I absolutely can't live without...

My phone first. Laughter second (mine or yours). My phone allows me to manage work and our hectic life from anywhere. Laughter makes it all worth it.

I would like to meet....

Iron Man. I like a self-made superhero that has flaws and a sense of humor.

The book I'm currently reading is...

In Sheep's Clothing: Understanding and Dealing with Manipulative People. I always have something not so serious to read as well. The next book in the Stephanie Plum Series by Janet Evanovich is always on my kindle.

If my CASA work has taught me one thing, it is...

It may be only for one kid at a time, but I can make a difference.

 


CASA Spotlight ~ Meet your fellow CASA: Sydney

When did you become a CASA and how many cases have you taken?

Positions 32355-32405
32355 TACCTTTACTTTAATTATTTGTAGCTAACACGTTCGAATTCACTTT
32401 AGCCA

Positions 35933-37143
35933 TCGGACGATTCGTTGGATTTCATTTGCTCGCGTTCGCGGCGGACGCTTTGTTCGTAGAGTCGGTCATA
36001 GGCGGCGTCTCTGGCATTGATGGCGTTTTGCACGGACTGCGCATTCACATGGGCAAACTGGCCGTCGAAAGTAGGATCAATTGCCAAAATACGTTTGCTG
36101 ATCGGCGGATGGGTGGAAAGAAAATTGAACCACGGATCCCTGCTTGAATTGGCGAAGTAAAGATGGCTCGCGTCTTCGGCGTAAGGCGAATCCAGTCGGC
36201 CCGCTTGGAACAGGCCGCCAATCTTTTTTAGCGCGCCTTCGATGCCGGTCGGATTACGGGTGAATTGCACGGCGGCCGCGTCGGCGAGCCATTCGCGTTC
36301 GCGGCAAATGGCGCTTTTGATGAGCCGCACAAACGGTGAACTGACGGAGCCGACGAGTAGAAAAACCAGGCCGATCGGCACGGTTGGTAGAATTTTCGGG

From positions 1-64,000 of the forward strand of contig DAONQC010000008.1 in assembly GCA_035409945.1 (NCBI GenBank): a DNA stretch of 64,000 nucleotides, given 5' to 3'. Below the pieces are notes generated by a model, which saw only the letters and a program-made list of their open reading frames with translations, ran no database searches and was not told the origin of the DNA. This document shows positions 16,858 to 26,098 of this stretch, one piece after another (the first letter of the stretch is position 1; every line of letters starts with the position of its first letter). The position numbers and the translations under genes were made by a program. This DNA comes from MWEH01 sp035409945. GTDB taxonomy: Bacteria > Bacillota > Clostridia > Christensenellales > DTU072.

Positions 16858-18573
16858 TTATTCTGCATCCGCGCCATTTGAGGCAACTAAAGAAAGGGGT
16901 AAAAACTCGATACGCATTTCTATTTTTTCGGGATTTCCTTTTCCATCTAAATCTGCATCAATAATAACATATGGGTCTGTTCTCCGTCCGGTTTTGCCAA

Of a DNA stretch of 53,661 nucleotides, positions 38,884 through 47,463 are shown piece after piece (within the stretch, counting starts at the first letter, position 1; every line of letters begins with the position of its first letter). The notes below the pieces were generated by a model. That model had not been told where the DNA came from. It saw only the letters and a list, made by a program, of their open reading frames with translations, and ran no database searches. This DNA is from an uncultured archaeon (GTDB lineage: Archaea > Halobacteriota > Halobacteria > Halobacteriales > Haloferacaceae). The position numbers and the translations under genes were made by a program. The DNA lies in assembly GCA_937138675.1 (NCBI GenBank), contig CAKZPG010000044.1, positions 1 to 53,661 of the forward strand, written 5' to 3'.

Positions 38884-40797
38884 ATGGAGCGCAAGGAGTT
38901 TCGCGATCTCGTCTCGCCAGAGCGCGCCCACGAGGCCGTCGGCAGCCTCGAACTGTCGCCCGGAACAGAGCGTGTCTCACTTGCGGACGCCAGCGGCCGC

I became a CASA about 4 1/2 years ago and have had 16 cases.

What drew you to this work?

I have always loved working with children and families. Interestingly, a friend, who is a lawyer, suggested that I become a GAL about 33 years ago. He did some pro bono work as a GAL, but I was just starting my family, so didn't feel I had the time. But I never forgot his suggestion.

What has been the most rewarding part of your CASA work?

Definitely the people I have met, from the tiny babies, to the truly amazing foster parents, to parents who have worked so hard to change their lives, the wonderful CASA staff who so graciously put up with my questions, confusion, sometimes lateness and the other great CASAs I have met.

What book are you reading right now?